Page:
The good and bad of human nature in the short story the lottery by shirley jackson

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The good and bad of human nature in the short story the lottery by shirley jackson

The good and bad of human nature in the short story the lottery by shirley jackson

People feel the need to appease the mysterious forces of nature. Heck, even the "sacrifice" of the mass, the body and blood of Christ, is reminiscent of that practice. It was practiced in ancient cultures. The practice has varied between different cultures, with some like the Aztecs being notorious for their ritual killings, while others have looked down on the practice as primitive.

Victims were ritually killed in a manner that was supposed to please or appease gods or spirits. Victims ranged from prisoners to infants to Vestal Virgins, who suffered such fates as burning, beheading and being buried alive.

Because information on certain cultures' sacrificial tendencies often comes from outside sources Greeks and Romans for Celts and medieval Christians for Norsemen, for example who may have had ulterior propaganda motives, some contemporary historians consider certain allegations of human sacrifice suspect.

Over time human sacrifice has become less common around the world, and sacrifices are now very rare. Most religions condemn the practice and present-day laws generally treat it as a criminal matter.

Nonetheless it is still occasionally seen today, especially in the least developed areas of the world where traditional beliefs persist. Jackson's story portrays an "average" New England village with "average" citizens engaged in a deadly rite, the annual selection of a sacrificial victim by means of a public lottery, and does so quite deviously: One can imagine the average reader of Jackson's story protesting: But we engage in no such inhuman practices.

Why are you accusing us of this? Admittedly, this response was not exactly the one that Jackson had hoped for. In the July 22, issue of the San Francisco Chronicle she broke down and said the following in response to persistent queries from her readers about her intentions: I suppose, I hoped, by setting a particularly brutal ancient rite in the present and in my own village to shock the story's readers with a graphic dramatization of the pointless violence and general inhumanity in their own lives.

The first part of Jackson's remark in the Chronicle, I suspect, was at once true and coy. Jackson's husband, Stanley Edgar Hyman, has written in his introduction to a posthumous anthology of her short stories that "she consistently refused to be interviewed, to explain or promote her work in any fashion, or to take public stands and be the pundit of the Sunday supplements.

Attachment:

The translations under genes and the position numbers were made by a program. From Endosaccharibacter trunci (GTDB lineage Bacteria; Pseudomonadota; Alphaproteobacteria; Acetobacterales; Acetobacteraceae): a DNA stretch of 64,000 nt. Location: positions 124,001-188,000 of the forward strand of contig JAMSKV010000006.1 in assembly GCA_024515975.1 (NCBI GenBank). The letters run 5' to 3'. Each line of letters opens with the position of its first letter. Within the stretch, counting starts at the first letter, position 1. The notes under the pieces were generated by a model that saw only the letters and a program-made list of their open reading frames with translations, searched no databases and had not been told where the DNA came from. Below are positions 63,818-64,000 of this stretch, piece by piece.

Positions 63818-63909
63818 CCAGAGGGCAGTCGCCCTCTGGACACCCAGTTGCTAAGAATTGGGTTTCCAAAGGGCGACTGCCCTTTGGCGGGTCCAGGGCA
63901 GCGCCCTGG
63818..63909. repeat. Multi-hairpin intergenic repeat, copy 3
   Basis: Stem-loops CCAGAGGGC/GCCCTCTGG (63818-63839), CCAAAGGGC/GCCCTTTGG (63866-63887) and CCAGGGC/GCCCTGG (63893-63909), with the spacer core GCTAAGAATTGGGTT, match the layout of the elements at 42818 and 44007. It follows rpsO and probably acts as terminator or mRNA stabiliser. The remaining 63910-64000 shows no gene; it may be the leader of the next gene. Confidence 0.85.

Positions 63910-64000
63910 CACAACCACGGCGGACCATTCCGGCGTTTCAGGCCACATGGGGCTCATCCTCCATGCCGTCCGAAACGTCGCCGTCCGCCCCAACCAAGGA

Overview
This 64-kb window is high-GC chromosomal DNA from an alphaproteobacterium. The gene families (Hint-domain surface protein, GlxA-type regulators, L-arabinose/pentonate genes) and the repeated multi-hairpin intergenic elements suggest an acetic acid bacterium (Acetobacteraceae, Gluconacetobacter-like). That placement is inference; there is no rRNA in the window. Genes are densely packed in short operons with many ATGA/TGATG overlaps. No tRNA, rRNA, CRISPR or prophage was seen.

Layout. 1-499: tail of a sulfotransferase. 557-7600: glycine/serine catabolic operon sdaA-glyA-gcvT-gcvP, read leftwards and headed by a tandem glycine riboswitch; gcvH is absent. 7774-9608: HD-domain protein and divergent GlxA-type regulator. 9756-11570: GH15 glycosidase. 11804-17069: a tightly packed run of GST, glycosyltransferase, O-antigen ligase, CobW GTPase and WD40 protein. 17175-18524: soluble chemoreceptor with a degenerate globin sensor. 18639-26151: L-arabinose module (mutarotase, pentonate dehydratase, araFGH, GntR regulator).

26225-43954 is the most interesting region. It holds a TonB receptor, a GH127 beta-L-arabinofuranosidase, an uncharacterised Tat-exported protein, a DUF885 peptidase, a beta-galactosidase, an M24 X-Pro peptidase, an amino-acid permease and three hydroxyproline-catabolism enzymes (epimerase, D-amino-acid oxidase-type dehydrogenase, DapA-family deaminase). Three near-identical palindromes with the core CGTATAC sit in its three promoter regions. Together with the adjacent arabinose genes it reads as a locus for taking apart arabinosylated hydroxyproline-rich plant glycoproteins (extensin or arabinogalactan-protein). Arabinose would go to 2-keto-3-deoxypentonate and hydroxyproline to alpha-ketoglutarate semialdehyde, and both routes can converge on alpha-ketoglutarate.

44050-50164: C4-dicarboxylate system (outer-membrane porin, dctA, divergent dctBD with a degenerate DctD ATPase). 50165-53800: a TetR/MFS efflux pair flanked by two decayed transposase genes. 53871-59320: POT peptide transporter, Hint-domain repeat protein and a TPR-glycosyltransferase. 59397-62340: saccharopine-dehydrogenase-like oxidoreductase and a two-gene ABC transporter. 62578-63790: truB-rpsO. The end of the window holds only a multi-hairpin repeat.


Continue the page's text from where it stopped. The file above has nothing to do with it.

No mere "irrational" tradition, the lottery is an ideological mechanism. It serves to reinforce the village's hierarchical social order by instilling the villages with an unconscious fear that if they resist this order they might be selected in the next lottery. In the process of creating this fear, it also reproduces the ideology necessary for the smooth functioning of that social order, despite its inherent inequities.We will write a custom essay sample on “The Possibility of Evil” by Shirley Jackson specifically for you for only $ $/page.

She is also completely unaware of her nature “She began to cry silently for the wickedness of the world” Shirley Jackson’s short story “The Lottery”. Justice reform sounded like a good idea in Albania, which like many former communist countries, is dealing with the hangover from a decades-long legacy of corruption.

Another theme is "Underneath a good moral, there's a bad one". Miss Strangeworth tells many times in the story that she just wants to protect her town from evil.

. Shirley Jackson's perception on human nature is not only seen in the excited stoning of Tessie in the story, but also seen in daily life.

The good and bad of human nature in the short story the lottery by shirley jackson

There is a bloodthirsty, savage-like side to humans; eg. gladiator fights, mixed martial arts fights, video games, and how we look for the destruction on a car crash. Analysis of Shirley Jackson's The Lottery - Shirley Jackson’s famous short story, “The Lottery,” was published in and remains to this day one of the most enduring and affecting American works in .

Essay: Selfishness is an innate nature Selfishness is placing care or concern with oneself or one’s own profits above the well-being of others. This is one of the character trait of every human in the world since they were born and this characteristic of human being will keep xxxxx.

Jackson, Shirley | srmvision.com